My Top 5 Standard And Modern Decks For The Season One Invitational

With Standard and Modern sharing the spotlight at the SCG Season One Invitational, Dylan Hand shares his Top 5 decks from each format to get you up to speed on their respective metagames!

The entirety of Season One of the 2019 SCG Tour is coming to a thrilling conclusion this week. The main event kicks off this Friday, wrapping up with the crowning of a new Invitational champion on Sunday, who will be walking away with their own custom token and a hefty chunk of the $100,000 prize pool ($20,000 of it, to be exact!).

As is always the case, the Invitational features a dual-format structure. Players competing in the Invitational on Friday will play four rounds of Standard, followed by four rounds of Modern, and will repeat this process should they make the second day of competition. With double the formats comes double the preparation necessary to make sure your deck choices are up to snuff. This is magnified even further because the competition will be much stiffer than at your typical SCG Tour event.

I personally took the week off to give myself what I hope to be more than ample time to prepare my decks. Given this isn’t feasible for some, I’ve taken the liberty of compiling the Top 5 decks for both Modern and Standard that I expect to face at the Invitational for you all and provide some analysis on their strengths and weaknesses. Let’s take a look!


#5: Simic Mass Manipulation

The Simic Mass Manipulation deck, initially popularized by Sam Black, has found itself to be a mainstay of this Standard format. It took a while, but players have finally started to tap into the potential of Nissa, Who Shakes the World, a card that didn’t see too much play in the early stages of War of the Spark Standard. Her ability to create threats that help pressure opposing planeswalkers (of which there are many these days) and provide an insurmountable mana advantage makes her an integral piece of any ramp shell. As the deck name implies, this particular list utilizes Mass Manipulation as one of its big mana payoffs, as well as Hydroid Krasis and Entrancing Melody.


  • Comes in Simic and Bant flavors. The white splash is usually for cards like Teferi, Time Raveler; Shalai, Voice of Plenty; and Deputy of Detention.
  • Nissa, Who Shakes the World is the primary engine of the deck. It must be dealt with quickly and at all costs, or you will quickly become buried in any midrange / attrition game.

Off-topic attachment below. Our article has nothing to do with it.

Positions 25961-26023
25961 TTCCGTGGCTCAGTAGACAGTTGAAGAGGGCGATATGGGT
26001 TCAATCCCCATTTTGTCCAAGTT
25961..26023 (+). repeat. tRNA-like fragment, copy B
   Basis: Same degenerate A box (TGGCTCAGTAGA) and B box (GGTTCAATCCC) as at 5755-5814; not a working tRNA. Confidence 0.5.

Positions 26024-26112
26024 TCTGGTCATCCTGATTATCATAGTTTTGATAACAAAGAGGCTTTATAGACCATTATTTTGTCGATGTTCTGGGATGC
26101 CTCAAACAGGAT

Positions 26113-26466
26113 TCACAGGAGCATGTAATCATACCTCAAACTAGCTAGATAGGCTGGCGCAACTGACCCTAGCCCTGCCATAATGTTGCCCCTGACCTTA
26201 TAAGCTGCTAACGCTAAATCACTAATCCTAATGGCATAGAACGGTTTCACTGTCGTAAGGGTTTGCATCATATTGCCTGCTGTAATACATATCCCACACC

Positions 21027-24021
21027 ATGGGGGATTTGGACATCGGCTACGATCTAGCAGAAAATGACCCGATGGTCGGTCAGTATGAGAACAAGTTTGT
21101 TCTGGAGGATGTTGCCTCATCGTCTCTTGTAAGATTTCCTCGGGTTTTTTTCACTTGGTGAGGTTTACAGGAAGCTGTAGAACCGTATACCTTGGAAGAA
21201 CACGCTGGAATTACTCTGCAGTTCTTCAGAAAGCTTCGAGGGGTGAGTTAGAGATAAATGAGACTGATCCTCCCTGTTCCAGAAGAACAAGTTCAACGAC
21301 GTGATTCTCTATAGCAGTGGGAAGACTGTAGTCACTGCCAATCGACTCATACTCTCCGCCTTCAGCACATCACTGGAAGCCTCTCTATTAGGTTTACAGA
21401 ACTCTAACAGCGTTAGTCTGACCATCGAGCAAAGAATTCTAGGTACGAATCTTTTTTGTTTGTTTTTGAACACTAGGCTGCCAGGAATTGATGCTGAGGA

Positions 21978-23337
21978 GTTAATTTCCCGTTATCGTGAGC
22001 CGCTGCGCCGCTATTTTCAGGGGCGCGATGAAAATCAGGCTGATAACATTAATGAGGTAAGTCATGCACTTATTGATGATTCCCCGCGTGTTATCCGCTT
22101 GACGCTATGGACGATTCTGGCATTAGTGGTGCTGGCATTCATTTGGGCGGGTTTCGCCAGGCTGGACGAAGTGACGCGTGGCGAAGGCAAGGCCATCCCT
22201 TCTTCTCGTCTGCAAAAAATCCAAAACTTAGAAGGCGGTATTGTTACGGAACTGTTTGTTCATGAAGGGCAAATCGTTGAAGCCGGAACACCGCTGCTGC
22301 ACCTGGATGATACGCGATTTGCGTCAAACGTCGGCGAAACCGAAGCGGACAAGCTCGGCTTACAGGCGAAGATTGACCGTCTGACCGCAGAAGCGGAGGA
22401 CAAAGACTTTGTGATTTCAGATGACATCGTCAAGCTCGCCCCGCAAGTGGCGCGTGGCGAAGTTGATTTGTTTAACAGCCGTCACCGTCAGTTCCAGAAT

• Players have begun to play counters to the Control Magic effects this deck utilizes, such as Trostani Discordant, as the end step triggered ability allows players to claim back what is theirs.
  • This deck can be soft to Mono-Red Aggro, as it can take a little while to get off the ground if the mana-producing creatures are dealt with too quickly. Llanowar Elves and Paradise Druid having one toughness makes them particularly soft to Goblin Chainwhirler.
  • Conversely, this deck excels against any midrange mirror, making it a great option if a field of planeswalker-heavy decks is expected.

#4: Gruul Aggro

Gruul Aggro’s rise in recent weeks is largely in part due to a very solid Mono-Red Aggro matchup. This fact, combined with having its own explosive draws, lets you punish slower, planeswalker-centric decks by utilizing a heavy amount of creatures with haste and/or riot.


  • Excels against Mono-Red, making it a solid choice if this is the expected most played deck.
  • Gruul Spellbreaker, Legion Warboss, and Skarrgan Hellkite are nightmares for the Esper and Jeskai Superfriends decks and are typically reasonably capable of pressuring the Command the Dreadhorde decks so that they cannot take over the game with their trademark spell.
  • Highly customizable; the deck can be built to be planeswalker-centric with Sarkhan the Masterless, or more creature-centric like the build above.
  • Can struggle against Nexus of Fate decks. The presumption is that this deck is no longer worth preparing for in this Standard format, though it’s still played in some capacity. Consider cards like Cindervines if you want to shore up this matchup.

#3: Esper / Jeskai Superfriends

I have lumped the Jeskai and Esper Superfriends decks together, as while they are obviously quite different in what spells they utilize to carry out their strategy, this strategy overlaps with both decks into being about controlling the battlefield until the planeswalkers dominate the game.


  • Esper is typically favored over Jeskai in the head-to-head. A big reason for this is the presence of The Elderspell in the Esper lists.
  • Both decks typically struggle against the Command the Dreadhorde decks, as they often have a hard time with those decks going over the top. Jeskai’s best route to victory is a quick aggressive kill via Sarkhan the Masterless, and the Esper decks have to try to cheese out a win via The Elderspell plus Teferi, Hero of Dominaria combo kill, which is not routinely feasible.
  • Both lists have reasonable tools to beat Mono-Red Aggro; Esper utilizes a high number of Oath of Kaya to keep their life total propped up while answering key problematic permanents, while Jeskai can usually turn the tide via Sarkhan to out-race Red.

#2: Four-Color Dreadhorde